Going forward we're looking for plenty of feedback from you, the subscriber about the new partnership and what you're looking for out of this column. That could be anything from discussing specific strategy, types of games, and of course, the players. We're going to offer a lot of specials on Fanduel throughout the season and would love to hear any type of games or tournaments you would like to see run as promotions. Please feel free to use the comments section below.
Players To Consider
Each week this column will discuss players to consider based on either their matchup and/or cost to your fantasy team. Often times there are value players to be considered based on their price from an increase in playing time or if a player is on a hot streak. Here are some players to consider for the first week of baseball. Note that at any time a player's price can change so take advantage while you can.
Jonathon Niese, NYM, $6600 – Niese is being pegged by many as a breakout candidate and rightfully so. He finished the season strong last year, posting a 2.61 ERA over six August starts and a 2.49 ERA in four September starts. He'll toe the rubber for the Mets on Opening Day and has a nice home matchup against the Padres. The Padres will be missing slugger Chase Headley and will send Edinson Volquez to the mound. David Wright, Ike Davis and company will look to take advantage of Volquez, who had a whopping 5.60 ERA outside of the friendly confines of Petco Park last season.
Ike Davis, NYM, $3200 – I didn't plan on going with a Mets theme here (although I think they're pretty underrated overall as a team), but you can't argue with Davis' production last season once he was over his case of Valley Fever. After the All-Star break, Davis had 20 home runs, 41 RBI and significantly improved his K:BB rate. Considering he had more at-bats in the first half of the season, a 40-home run year could be in the cards.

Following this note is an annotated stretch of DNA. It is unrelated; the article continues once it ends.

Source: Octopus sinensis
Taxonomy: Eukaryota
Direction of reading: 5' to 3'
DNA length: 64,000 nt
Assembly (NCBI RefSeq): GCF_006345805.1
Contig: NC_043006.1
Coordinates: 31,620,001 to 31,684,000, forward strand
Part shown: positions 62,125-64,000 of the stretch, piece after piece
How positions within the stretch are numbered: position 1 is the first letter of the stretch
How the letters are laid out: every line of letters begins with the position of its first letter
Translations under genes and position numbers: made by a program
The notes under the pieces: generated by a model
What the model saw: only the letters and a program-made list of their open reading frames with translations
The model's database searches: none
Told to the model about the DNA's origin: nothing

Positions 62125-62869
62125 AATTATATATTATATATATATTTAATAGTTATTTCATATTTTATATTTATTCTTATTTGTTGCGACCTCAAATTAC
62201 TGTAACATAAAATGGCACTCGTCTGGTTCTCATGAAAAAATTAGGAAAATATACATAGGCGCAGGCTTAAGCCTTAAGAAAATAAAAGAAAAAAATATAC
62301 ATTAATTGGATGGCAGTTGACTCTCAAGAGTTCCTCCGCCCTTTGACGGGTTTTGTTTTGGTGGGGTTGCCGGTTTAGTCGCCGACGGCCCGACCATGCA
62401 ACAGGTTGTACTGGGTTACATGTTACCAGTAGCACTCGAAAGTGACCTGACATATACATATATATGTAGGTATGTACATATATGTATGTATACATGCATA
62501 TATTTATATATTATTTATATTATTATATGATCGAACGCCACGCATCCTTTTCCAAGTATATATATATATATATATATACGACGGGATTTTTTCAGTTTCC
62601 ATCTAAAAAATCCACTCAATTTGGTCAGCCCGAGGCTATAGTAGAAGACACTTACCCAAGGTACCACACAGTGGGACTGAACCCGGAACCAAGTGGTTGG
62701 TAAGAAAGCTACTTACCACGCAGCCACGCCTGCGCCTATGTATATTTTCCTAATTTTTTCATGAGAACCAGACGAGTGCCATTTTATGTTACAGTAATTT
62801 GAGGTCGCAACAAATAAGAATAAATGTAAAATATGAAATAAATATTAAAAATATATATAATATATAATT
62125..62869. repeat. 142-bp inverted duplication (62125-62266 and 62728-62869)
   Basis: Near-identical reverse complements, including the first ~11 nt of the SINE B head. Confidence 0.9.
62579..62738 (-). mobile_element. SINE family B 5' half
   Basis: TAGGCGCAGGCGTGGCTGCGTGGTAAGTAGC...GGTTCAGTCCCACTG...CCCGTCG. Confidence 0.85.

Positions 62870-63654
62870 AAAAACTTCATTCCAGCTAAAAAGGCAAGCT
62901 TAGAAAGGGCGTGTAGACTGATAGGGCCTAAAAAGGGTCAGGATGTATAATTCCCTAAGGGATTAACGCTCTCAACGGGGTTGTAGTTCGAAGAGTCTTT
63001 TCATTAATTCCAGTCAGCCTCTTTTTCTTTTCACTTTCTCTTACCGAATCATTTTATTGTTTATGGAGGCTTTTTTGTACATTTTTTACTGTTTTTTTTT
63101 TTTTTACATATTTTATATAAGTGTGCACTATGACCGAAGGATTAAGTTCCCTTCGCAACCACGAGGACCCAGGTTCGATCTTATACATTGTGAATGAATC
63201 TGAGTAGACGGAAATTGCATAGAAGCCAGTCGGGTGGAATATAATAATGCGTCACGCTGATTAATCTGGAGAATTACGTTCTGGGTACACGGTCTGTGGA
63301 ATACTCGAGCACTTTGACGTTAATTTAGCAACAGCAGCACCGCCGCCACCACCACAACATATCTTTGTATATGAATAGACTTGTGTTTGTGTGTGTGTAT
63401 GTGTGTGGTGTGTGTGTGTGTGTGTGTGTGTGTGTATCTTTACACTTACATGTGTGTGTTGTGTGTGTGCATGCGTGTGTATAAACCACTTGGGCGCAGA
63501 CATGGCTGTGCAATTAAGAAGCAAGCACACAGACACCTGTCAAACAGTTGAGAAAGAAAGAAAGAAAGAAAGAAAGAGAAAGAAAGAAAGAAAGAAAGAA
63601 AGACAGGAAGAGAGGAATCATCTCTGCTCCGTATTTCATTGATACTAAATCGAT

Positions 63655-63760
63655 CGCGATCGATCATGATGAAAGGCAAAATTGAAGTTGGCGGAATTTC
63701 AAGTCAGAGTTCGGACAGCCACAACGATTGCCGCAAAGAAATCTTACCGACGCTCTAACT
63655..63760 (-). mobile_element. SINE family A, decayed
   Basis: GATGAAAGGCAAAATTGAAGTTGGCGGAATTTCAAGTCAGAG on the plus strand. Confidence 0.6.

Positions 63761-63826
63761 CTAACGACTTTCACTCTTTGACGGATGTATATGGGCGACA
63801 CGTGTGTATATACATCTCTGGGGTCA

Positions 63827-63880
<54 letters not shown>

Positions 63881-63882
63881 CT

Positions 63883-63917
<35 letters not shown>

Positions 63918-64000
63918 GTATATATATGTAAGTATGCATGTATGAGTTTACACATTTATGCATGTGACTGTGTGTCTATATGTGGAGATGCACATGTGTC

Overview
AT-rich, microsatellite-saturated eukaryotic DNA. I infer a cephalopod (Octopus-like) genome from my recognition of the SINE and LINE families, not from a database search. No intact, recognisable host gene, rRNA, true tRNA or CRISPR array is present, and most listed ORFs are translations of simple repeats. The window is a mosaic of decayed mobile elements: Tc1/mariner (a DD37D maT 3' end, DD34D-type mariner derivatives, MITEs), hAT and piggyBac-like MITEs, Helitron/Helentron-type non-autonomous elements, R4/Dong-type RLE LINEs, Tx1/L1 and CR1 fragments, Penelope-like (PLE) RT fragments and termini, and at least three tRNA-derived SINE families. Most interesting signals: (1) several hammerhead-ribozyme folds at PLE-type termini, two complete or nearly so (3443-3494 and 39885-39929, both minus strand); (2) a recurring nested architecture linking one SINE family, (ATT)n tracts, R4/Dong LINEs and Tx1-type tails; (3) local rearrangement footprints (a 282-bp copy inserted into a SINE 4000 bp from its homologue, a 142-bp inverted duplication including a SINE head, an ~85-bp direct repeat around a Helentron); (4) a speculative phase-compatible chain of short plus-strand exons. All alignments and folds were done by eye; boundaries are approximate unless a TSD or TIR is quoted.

Danny Espinosa, WAS, $3200 – A lot has been made of Espinosa's shoulder injury to the point where his value has plummeted in most season-long drafts. The fact is there aren't any reports out of Washington that the shoulder is currently a problem, and he's hit .348 this spring to back up that sentiment. Espinosa offers a nice speed/power combo and with the Marlins in town to start the season, he'll be in for some good matchups right away.
Mike Moustakas, KC, $3200 – It's easy to forget that Moustakas has an excellent pedigree since he hasn't had an OPS over .708 in either of his first two seasons in the majors. However, he's raked at the plate so far this spring (four home runs, .419 BA) and enters only his third season as a 24-year-old. The Kansas City lineup should be the most potent it's been in years and Moustakas should hit in a good spot to drive in a lot of runs. He'll get Chris Sale to start the season but the matchups after that should be much easier.
Alex Gonzalez, MIL, $2400 – I wouldn't be talking about Gonzalez if it wasn't for his price and a clear path to playing time. He likely won't have shortstop eligibility too long, as he'll be playing a lot of first base for the injured Corey Hart. While it's hard to get too excited about someone at age 36 and who's coming off a knee injury, there is some power upside with Gonzalez. He hit 38 home runs combined in the 2010-2011 seasons and was on pace to hit 25 last season before the injury. Again, use him at his discounted price if you are spending your budget on the other positions. He'll start off the season facing Colorado, arguably the worst fantasy pitching staff in the league.
Aaron Hicks, MIN, $2500 – With Ben Revere and Denard Span both playing for other teams this season, it appears Hicks will open the season as the Twins' everyday center fielder. Hicks hasn't played above Double-A, but he has shown good on-base skills in the minors. He offers a lot of speed (32 stolen bases last season) and has some pop (13 home runs) in his bat as well. He should hit near the top of the lineup, which is a good place with Joe Mauer and Justin Morneau hitting behind him. You may want to pass on Hicks for Opening Day, though; he'll be facing that Verlander guy.
Brett Gardner, NYY, $2500 – The price for Gardner here has to be a result of all of the time he missed last season. With Derek Jeter opening the season on the DL, Gardner should hit at the top of the lineup, possibly in the leadoff spot. His value will come with his ability to get on base, steal and score runs. Before last season he had two seasons of 47 and 49 steals. His price won't stay this cheap for long, especially if he gets one of those spots at the top of the lineup.